Canon’s EOS 70D to revolutionise autofocus

Canon's Dual Pixel CMOS AF sensor
The Canon Dual Pixel CMOS AF sensor from the EOS 70D. Picture: Canon.

Canon has announced a new, mid-range DSLR with a new autofocus system, that could prove a significant boost for video work.

The APS-C based EOS 70D is being positioned as an enthusiasts’ DSLR and will take the place of the 60D in Canon’s current line up.

However the new camera will provide a number of improvements over the 60D, including a higher-resolution sensor, and a higher ISO range. Most importantly, though, it takes a very different approach to its predecessors when it comes to auto focus, for live view.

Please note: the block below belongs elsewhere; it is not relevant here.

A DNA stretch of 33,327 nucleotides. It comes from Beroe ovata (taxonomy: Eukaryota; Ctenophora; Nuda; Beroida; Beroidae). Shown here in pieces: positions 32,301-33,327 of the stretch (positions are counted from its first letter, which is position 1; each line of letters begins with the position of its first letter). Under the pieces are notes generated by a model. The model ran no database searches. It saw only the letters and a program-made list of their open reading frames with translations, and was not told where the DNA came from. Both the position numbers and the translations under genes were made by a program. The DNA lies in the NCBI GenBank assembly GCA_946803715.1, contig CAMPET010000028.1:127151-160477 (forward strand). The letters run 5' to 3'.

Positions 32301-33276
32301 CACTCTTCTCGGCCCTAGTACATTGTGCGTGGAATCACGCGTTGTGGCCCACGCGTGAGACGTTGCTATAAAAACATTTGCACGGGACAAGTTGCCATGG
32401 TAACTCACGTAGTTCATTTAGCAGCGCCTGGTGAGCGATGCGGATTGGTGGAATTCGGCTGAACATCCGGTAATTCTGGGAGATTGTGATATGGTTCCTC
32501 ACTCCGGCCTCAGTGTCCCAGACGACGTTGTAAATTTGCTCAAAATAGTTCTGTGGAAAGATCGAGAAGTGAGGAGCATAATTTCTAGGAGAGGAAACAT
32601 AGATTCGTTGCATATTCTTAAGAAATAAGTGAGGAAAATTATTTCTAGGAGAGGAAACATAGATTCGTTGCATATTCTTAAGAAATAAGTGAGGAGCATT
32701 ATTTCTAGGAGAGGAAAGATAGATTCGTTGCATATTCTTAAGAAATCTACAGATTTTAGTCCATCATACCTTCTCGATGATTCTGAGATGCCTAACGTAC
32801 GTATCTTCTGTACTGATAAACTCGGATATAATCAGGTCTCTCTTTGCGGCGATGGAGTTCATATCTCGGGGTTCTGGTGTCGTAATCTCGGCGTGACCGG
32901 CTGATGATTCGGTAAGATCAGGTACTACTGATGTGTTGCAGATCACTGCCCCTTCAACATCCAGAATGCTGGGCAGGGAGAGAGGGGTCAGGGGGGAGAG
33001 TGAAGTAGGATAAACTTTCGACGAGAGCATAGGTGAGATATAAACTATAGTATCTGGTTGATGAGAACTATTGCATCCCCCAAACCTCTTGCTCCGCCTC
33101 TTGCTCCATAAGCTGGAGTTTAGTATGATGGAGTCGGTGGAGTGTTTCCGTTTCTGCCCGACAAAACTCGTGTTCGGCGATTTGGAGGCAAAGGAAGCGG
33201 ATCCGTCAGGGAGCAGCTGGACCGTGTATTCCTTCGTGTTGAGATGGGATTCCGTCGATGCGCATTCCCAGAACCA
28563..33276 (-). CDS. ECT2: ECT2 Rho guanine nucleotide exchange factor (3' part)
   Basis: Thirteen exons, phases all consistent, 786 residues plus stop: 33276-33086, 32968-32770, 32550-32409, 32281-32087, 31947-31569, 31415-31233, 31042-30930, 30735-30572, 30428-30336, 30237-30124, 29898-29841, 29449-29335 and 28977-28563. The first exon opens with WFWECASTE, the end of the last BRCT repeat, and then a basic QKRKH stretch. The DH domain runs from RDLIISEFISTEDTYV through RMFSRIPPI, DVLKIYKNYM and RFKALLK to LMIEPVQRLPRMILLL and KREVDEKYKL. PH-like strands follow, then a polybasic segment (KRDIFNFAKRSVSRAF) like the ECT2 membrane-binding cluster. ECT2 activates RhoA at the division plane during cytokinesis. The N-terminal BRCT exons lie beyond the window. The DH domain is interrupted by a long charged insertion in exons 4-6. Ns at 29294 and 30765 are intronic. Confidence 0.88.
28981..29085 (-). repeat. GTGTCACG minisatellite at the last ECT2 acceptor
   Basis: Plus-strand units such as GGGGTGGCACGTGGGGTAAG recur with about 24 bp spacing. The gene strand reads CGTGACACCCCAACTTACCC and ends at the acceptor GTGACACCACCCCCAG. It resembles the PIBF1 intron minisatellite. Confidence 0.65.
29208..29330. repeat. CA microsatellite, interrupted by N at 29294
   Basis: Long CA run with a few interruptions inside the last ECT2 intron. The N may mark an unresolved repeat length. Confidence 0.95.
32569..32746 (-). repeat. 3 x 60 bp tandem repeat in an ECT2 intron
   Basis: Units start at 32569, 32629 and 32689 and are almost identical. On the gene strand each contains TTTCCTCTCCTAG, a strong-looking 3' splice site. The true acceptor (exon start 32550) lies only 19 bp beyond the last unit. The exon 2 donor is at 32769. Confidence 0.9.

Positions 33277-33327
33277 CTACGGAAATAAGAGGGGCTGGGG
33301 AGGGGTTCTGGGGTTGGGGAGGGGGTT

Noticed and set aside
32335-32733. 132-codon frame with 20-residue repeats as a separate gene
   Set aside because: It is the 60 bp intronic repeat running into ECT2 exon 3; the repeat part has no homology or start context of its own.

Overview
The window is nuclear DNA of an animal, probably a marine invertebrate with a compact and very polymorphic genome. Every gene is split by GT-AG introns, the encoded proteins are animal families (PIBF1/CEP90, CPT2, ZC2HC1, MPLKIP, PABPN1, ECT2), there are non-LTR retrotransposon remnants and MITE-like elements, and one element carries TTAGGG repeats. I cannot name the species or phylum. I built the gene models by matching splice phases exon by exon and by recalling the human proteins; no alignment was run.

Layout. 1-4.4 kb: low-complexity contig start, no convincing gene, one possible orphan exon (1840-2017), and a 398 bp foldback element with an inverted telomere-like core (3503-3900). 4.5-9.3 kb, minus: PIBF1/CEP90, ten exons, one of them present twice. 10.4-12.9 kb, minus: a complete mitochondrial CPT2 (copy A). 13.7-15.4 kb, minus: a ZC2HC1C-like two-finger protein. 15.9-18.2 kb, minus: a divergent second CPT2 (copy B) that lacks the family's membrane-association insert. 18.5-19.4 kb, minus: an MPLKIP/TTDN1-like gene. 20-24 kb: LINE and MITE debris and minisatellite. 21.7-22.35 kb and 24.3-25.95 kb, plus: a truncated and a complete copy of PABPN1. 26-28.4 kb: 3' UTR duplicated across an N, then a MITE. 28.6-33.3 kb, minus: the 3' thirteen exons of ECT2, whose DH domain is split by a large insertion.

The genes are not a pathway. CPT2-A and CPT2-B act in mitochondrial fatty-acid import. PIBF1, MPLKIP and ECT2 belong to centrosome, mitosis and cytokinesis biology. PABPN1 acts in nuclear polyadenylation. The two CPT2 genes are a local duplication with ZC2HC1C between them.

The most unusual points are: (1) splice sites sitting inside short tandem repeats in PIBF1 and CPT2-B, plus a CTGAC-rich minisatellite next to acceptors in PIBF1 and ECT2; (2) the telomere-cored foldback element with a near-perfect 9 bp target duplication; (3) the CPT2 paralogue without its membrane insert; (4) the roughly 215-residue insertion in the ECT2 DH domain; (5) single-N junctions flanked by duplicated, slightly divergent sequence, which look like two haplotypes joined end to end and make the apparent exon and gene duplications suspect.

The technology, called Dual Pixel CMOS AF by Canon, allows the camera to use phase detection AF in live view mode. In most DSLRs, live view autofocus is by way of the slower, and potentially less accurate, contrast detection AF, with phase detection only working through the viewfinder.

Canon says that phase detection allows the 70D to autofocus in live view down to light levels as low as 0EV, or with a lens stopped down to f11. Subject tracking for autofocus should also be improved.

At the same time, the camera maker has added some interesting features for video makers, via the camera’s touch-screen LCD: it’s possible to change the focal point of an image using a swiping gesture, emulating a focus pull. Although live view focus improvements will work for stills too, Canon is clearly marketing the new system as a boost for video work.

The camera also comes with built-in WiFi, and a microphone input. The 70D will cost £1099, body only.